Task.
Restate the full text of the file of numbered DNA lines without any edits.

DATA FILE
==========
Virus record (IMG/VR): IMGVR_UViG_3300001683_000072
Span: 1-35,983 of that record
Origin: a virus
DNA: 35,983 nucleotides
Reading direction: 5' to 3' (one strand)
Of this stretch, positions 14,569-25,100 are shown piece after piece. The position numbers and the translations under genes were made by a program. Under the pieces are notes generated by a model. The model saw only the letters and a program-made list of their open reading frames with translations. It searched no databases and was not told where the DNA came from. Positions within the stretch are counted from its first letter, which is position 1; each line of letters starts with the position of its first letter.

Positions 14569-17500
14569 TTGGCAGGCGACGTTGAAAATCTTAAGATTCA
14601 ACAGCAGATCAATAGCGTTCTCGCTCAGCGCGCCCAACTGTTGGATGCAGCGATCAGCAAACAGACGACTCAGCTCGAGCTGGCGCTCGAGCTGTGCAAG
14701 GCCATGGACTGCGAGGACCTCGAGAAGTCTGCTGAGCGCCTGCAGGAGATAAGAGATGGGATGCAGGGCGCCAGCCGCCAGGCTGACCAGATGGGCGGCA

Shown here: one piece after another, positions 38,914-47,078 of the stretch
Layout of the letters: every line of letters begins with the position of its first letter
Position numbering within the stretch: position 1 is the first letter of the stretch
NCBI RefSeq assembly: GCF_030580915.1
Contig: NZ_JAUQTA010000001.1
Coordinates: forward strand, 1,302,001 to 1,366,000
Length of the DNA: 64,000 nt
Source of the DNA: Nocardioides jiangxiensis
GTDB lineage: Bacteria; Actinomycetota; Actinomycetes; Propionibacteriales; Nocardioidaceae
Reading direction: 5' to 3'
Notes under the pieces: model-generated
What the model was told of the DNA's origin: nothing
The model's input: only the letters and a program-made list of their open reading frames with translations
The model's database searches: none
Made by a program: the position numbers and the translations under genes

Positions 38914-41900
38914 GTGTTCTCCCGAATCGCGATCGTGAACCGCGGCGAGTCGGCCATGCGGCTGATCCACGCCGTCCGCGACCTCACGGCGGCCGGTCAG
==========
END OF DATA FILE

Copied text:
Virus record (IMG/VR): IMGVR_UViG_3300001683_000072
Span: 1-35,983 of that record
Origin: a virus
DNA: 35,983 nucleotides
Reading direction: 5' to 3' (one strand)
Of this stretch, positions 14,569-25,100 are shown piece after piece. The position numbers and the translations under genes were made by a program. Under the pieces are notes generated by a model. The model saw only the letters and a program-made list of their open reading frames with translations. It searched no databases and was not told where the DNA came from. Positions within the stretch are counted from its first letter, which is position 1; each line of letters starts with the position of its first letter.

Positions 14569-17500
14569 TTGGCAGGCGACGTTGAAAATCTTAAGATTCA
14601 ACAGCAGATCAATAGCGTTCTCGCTCAGCGCGCCCAACTGTTGGATGCAGCGATCAGCAAACAGACGACTCAGCTCGAGCTGGCGCTCGAGCTGTGCAAG
14701 GCCATGGACTGCGAGGACCTCGAGAAGTCTGCTGAGCGCCTGCAGGAGATAAGAGATGGGATGCAGGGCGCCAGCCGCCAGGCTGACCAGATGGGCGGCA

Shown here: one piece after another, positions 38,914-47,078 of the stretch
Layout of the letters: every line of letters begins with the position of its first letter
Position numbering within the stretch: position 1 is the first letter of the stretch
NCBI RefSeq assembly: GCF_030580915.1
Contig: NZ_JAUQTA010000001.1
Coordinates: forward strand, 1,302,001 to 1,366,000
Length of the DNA: 64,000 nt
Source of the DNA: Nocardioides jiangxiensis
GTDB lineage: Bacteria; Actinomycetota; Actinomycetes; Propionibacteriales; Nocardioidaceae
Reading direction: 5' to 3'
Notes under the pieces: model-generated
What the model was told of the DNA's origin: nothing
The model's input: only the letters and a program-made list of their open reading frames with translations
The model's database searches: none
Made by a program: the position numbers and the translations under genes

Positions 38914-41900
38914 GTGTTCTCCCGAATCGCGATCGTGAACCGCGGCGAGTCGGCCATGCGGCTGATCCACGCCGTCCGCGACCTCACGGCGGCCGGTCAG